Brookville Tailwater Offers Trout All Year

Brookville Tailwater
Brookville Tailwater is a unique trout fishery in Indiana. Photo by author

Brookville Lake is one of Indiana’s premier destinations for outdoor recreation. There are three Department of Natural Resources properties―Mounds State Recreation Area, Quakertown State Recreation Area, and Whitewater Memorial State Park―surrounding the 5,260-acre lake. All told, the Brookville Lake complex of DNR properties, including land and water, totals more than 16,000 acres, so it’s easy to understand why Brookville is one of the most popular outdoor destinations in Indiana.

The lake offers incredible fishing for numerous species. Bass, walleye, catfish, panfish and more species are pursued. But one aspect of the fishery makes Brookville very unique in the state of Indiana is its tailwater trout fishery. Below the dam, there is a 2-mile stretch of river holding great numbers of brown and rainbow trout. The water being released from the dam is cold enough to sustain trout year round so anglers are able to chase trout here during every season.

Brookville tailwater fishing can be tough. At times, trout eat bugs so small you can barely see them with your own eyes. It can be technical fishing, and a lesson in frustration. This isn’t the greatest fish to pursue with worms under a bobber. When you see dozens of trout swimming in the stream but can’t convince one of them to crack their tight-lipped jaw, you may want to throw in the towel and return to pursuing simpler fish to catch, like bluegill. But persistence pays off and the reward of landing a trout in Indiana is worth the effort.

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Anglers may pursue these trout with any legal method of fishing, but this is a fine opportunity for fly fishing. Everyone from fly fishing novices to the most experienced among us should find pleasure in catching trout on a fly rod. These trout are smart, but they aren’t rocket-scientists. You can catch them on about anything, but taking trout on a fly is a special treat.

On my latest trip to Brookville tailwater, I arrived at the Brookville City Park on Fairfield Avenue late in the afternoon. After assembling my 4-piece fly rod and tying on a pair of nymphs, a size 16 Pheasant Tail on top with a size 20 black Zebra Midge dropper. Once rigged and ready to go, I made my way up stream to the first pool. With polarized sunglasses on, I was able to quickly locate a few trout holding right next to a boulder near the center of the pool. Knowing I was going to have to present my flies right on the bottom, I added a small split shot to my leader a foot above the Pheasant Tail.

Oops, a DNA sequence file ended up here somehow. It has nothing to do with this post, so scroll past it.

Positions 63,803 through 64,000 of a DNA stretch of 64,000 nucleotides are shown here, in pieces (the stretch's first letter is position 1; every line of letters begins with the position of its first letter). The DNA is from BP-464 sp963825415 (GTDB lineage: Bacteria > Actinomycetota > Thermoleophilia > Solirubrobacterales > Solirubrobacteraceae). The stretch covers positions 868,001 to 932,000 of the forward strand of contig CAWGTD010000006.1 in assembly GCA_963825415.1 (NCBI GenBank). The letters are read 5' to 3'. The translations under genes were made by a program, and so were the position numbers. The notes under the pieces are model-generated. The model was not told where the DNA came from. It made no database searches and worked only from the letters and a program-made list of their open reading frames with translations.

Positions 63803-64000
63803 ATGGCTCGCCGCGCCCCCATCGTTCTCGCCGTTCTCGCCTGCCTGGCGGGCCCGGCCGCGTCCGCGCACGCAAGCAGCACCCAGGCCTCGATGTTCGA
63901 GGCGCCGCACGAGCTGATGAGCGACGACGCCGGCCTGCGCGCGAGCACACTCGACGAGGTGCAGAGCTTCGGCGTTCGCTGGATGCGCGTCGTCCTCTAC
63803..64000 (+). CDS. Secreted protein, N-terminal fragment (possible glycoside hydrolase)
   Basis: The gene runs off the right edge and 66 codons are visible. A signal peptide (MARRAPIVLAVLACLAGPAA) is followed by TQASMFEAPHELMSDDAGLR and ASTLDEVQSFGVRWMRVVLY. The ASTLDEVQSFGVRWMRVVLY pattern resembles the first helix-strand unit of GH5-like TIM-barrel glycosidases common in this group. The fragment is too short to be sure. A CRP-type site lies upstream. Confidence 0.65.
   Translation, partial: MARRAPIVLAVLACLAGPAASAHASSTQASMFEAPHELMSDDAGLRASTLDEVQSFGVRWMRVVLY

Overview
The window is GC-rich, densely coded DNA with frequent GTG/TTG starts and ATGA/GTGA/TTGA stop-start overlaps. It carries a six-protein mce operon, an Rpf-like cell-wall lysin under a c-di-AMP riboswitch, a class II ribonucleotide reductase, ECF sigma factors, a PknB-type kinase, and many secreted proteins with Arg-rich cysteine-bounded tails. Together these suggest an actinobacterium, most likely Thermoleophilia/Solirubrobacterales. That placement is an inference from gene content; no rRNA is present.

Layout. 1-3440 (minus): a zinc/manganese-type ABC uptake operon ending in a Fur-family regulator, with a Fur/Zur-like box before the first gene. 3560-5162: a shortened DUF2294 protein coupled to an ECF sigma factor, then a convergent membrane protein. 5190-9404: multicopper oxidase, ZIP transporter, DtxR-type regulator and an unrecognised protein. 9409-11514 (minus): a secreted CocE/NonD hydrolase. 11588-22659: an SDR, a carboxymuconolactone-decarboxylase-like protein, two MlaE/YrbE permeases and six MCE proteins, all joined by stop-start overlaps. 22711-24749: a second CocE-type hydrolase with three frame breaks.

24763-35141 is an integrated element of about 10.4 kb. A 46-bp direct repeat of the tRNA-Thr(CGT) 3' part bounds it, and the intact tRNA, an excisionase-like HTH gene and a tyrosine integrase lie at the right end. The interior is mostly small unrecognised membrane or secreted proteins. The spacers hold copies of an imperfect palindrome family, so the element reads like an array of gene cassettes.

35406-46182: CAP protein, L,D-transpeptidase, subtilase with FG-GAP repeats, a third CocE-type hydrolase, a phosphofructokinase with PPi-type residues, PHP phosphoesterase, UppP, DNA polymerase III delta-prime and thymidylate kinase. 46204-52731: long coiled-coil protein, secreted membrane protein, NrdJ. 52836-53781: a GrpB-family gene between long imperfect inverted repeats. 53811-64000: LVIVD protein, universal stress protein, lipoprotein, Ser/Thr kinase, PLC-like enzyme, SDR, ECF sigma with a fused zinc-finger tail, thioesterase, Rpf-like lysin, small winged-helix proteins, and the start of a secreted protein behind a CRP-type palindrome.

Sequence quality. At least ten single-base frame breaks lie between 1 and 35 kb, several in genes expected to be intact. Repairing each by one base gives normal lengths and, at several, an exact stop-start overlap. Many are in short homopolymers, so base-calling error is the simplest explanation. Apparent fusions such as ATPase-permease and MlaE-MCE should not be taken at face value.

The plan worked and before long I had a 13-inch rainbow flipping and flopping in my net. Trout are finicky fish that require delicate handling. Before touching one, wet your hand. This makes the contact with their skin less invasive. I personally try to not event touch the fish without the barrier of my net between my hand and them unless I’m going to take a picture.

When fishing the Brookville tailwater, or most others for that matter, subsurface flies, including nymphs wet flies and streamers are usually the the most consistent producers. However, you can catch tailwater trout on dry flies. Little midges and small mayflies, like Blue Winged Olives, will come off and can be matched to produce fish on the surface. The occasional trout will eat a stimulator pattern like a Royal Wulff or a hopper.

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Streamer fishing is a favorite of mine. I like the action of casting and retrieving a fly. Throwing a Wooly Bugger or Clouser Minnow in low light conditions is a good way to entice one of the big boys to bite.

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Brandon Butler
Long-time outdoor writer and native Hoosier Brandon Butler lives in Missouri and serves as the Executive Director of the Conservation Federation of Missouri. Previously, he worked with the Indiana Department of Natural Resources as Governor Mitch Daniels’ liaison to the department, Director of Sales and Marketing for Dominator365 and as the Marketing Manager Battenfeld Technologies, Inc.


  1. Good trout in southern IN? I gotta trout this… er, I mean try this. My fly fishing skills get a little rusty because I don’t get many opportunities to do it here in the Midwest. Most rivers are way too warm and turbid to sustain delicate trout. Thanks for the article.

  2. There is a distinct season and a time during the year where the fish you catch are “out-of-season”. Check DNR rules and regulations for details.


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